Soy growers call for ‘mandatory and continuous’ grain inspections

Farm Forum

American Soybean Association (ASA) Director Bill Gordon, of Minnesota, testified in Washington in the first week of May, calling on the Senate Committee on Agriculture, Nutrition and Forestry Committee to help ensure that grain inspections under the Grain Standards Act remain both mandatory and continuous, even in the event of a work stoppage due to strike or lockout.

Gordon’s statement comes as Congress weighs reauthorization of the Grain Standards Act of 1976, under which official inspections are required for all export shipments. His testimony was supported by the American Farm Bureau Federation, the National Corn Growers Association, the National Association of Wheat Growers and the National Barley Growers Association. In the testimony, ASA indicated that, while most provisions subject to reauthorization before October 2015 are non-controversial, it is critically important for Congress to resolve outstanding questions about whether and when the Federal Grain Inspection Service (FGIS) is required to step in when inspection services are withdrawn by delegated state agencies.

The focus of the statement, and the hearing, was on the suspension of inspections and exports due to a labor-management dispute at the Port of Vancouver last July and August, when the Washington State Department of Agriculture suspended service for 36 days. ASA and 21 other farm and industry organizations sent a letter to the United States Department of Agriculture (USDA) in July asking for FGIS to immediately take over inspections. The department responded that it would not do so, citing safety concerns.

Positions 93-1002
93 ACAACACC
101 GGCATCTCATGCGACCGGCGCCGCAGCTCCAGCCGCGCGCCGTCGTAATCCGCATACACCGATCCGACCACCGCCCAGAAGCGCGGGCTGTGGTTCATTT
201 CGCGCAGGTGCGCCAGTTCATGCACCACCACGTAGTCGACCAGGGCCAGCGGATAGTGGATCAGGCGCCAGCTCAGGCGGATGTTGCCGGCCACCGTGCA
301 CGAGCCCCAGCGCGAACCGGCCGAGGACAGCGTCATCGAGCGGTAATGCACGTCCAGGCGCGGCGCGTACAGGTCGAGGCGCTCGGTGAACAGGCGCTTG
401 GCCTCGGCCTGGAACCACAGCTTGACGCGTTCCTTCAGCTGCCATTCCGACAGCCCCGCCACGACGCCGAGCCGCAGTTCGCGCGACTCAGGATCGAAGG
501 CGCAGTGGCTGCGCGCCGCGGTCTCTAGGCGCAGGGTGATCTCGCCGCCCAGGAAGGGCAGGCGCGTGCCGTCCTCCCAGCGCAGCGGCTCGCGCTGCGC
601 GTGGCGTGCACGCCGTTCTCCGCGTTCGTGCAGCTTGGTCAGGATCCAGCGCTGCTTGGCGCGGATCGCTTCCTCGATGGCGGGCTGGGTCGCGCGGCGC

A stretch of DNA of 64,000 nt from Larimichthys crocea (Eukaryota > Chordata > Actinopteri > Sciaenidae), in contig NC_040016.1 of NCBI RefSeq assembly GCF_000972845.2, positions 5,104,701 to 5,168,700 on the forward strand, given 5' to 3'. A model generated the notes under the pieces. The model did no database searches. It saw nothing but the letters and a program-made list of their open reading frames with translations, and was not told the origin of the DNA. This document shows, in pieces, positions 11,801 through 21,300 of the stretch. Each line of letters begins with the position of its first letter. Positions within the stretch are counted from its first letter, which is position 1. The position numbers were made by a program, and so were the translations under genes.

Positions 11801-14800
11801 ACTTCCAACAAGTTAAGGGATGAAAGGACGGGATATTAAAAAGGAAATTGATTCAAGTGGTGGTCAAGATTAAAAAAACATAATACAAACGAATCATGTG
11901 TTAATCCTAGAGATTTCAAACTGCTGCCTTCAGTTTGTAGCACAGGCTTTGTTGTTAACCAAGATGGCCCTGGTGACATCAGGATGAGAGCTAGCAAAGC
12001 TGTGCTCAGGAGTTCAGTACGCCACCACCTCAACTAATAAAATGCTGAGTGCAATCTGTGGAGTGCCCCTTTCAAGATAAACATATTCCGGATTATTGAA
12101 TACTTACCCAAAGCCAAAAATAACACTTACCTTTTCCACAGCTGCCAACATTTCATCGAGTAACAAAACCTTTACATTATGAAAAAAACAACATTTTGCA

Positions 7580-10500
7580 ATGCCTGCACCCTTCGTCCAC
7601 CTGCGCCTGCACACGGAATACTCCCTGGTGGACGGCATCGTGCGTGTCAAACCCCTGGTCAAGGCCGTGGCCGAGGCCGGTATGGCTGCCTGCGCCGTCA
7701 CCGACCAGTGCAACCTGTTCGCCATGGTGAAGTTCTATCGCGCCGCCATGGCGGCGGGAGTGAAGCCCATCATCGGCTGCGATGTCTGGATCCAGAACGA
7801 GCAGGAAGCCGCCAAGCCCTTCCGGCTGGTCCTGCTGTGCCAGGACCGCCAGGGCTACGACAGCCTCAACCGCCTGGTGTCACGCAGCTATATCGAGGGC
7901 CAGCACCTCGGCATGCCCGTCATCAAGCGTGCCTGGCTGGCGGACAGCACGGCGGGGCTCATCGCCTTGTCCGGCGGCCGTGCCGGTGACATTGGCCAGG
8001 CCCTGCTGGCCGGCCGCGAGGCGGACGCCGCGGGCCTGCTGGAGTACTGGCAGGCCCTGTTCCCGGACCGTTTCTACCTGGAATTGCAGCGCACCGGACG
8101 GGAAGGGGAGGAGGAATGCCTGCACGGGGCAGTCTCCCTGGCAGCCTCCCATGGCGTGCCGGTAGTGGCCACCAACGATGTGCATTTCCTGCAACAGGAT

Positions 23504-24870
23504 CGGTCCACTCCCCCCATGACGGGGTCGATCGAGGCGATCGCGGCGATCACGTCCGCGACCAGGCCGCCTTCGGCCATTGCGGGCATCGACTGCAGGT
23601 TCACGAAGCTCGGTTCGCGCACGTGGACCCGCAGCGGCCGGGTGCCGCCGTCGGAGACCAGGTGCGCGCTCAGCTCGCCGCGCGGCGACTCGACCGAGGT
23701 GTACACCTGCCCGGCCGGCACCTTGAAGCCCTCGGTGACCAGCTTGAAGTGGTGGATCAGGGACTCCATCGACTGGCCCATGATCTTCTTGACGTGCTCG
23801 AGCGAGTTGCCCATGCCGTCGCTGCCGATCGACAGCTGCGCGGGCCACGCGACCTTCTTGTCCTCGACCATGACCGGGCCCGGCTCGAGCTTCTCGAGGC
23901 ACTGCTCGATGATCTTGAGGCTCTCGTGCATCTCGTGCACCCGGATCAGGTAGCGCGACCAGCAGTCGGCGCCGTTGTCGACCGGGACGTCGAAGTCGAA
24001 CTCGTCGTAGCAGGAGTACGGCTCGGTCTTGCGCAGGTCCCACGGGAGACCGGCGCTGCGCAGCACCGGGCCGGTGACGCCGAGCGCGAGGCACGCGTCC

The Grain Standards Act requires FGIS to assume responsibility when inspection services are disrupted, but allows discretion over the length of time before action is taken. ASA and other farm organizations stated that services should be restored “in hours, not days or weeks,” and pointed out that USDA still has not clarified its responsibilities or announced a contingency plan for dealing with any future disruptions since last August. Chairman Pat Roberts (R-KS) and other members of the Committee made clear their intention to resolve this issue, either by obtaining appropriate guarantees from USDA or through legislative action in the reauthorization process.